Future Acts

WHAT IS A FUTURE ACT?

A future act is a proposed activity that may affect native title. Future acts include proposed mining, exploration, compulsory acquisition, tourism and other developments.

In native title, a “future act” is an act on land or waters that affects native title rights and interests. The future act can be a proposed activity or development on land and or waters that has the potential to affect native title by extinguishing it or by creating interests that are inconsistent with the existence or exercise of native title.

The most common example is the intention to grant mining tenements or to grant permits or permissions to carry out certain activities which can include: 

  • Exploration;
  • Mining;
  • Prospecting;
  • Building public infrastructure;
  • Tourist resorts;
  • Water licences;
  • Some legislative changes; and
  • Some lease renewals.

Under the Native Title Act 1993 (Cth) and the Aboriginal Cultural Heritage Act 2003 (Qld), a native title claim that has been registered or determined has certain rights including the right for the Applicant or PBC to be notified and consulted on future acts that may affect their native title rights and interests.

Most future acts are notified under section 24 of the Native Title Act. QSNTS provides registered claimants and PBCs with assistance in understanding the process for commenting on or objecting to the proposed activities.

Activities such as mining, petroleum exploration and compulsory acquisition of land for non-government parties are notified under section 29 of the Native Title Act (NTA). Where a ‘Right to Negotiate’ applies, QSNTS provides a service representing the registered native title Claimants and PBCs in negotiations and, if necessary, arbitration of future acts.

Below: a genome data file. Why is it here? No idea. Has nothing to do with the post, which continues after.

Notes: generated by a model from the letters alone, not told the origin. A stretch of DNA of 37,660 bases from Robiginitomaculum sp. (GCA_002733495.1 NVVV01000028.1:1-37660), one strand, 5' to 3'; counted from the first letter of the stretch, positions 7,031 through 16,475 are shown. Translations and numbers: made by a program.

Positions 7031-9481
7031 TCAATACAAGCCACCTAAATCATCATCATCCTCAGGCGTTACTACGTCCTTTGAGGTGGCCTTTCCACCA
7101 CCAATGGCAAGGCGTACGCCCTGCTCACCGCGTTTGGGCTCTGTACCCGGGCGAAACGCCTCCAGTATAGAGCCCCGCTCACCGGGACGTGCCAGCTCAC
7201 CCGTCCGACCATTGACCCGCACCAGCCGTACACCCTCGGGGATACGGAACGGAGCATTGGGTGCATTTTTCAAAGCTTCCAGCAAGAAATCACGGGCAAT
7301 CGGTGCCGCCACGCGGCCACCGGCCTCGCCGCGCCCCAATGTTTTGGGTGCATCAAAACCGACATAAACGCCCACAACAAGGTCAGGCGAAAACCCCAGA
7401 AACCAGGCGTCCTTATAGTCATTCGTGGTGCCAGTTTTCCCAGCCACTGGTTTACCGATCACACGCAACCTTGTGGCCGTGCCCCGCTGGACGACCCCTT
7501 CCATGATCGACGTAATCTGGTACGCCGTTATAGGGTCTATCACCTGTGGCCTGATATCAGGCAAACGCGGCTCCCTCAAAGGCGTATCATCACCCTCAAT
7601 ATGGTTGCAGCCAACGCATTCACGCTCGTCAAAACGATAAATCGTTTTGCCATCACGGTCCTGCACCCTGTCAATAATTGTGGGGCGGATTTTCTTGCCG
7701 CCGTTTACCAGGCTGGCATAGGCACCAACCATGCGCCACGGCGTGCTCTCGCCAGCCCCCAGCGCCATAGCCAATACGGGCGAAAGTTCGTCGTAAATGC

FUTURE ACT NOTICES

The NTA defines when notification of the intent to grant tenements, permits, permissions or licences must be given and how that notification must be given. Registered native title claimants have the right to comment on the proposal within the timeframe stated in the notice (usually 28 days). In mining matters, registered native title claimants have the right to negotiate and different timeframes may apply.

QSNTS is required to ensure that, as far as reasonably practicable, notices that are received by QSNTS are brought to the attention of any person who we are aware holds or may hold native title in relation to the land or waters as part of QSNTS’ function as a representative body (refer to section 203BG of the Native Title Act).


The above is intended to provide general information only and should not be relied on as legal advice. QSNTS does not accept liability for any action taken based on the above information or for any loss suffered because someone relied on it. We urge native title holders to get legal advice on any matter which may impact on their native title rights and interests. Future Act services can be requested separately from native title claim services. Contact QSNTS on 1800 663 693 for more information.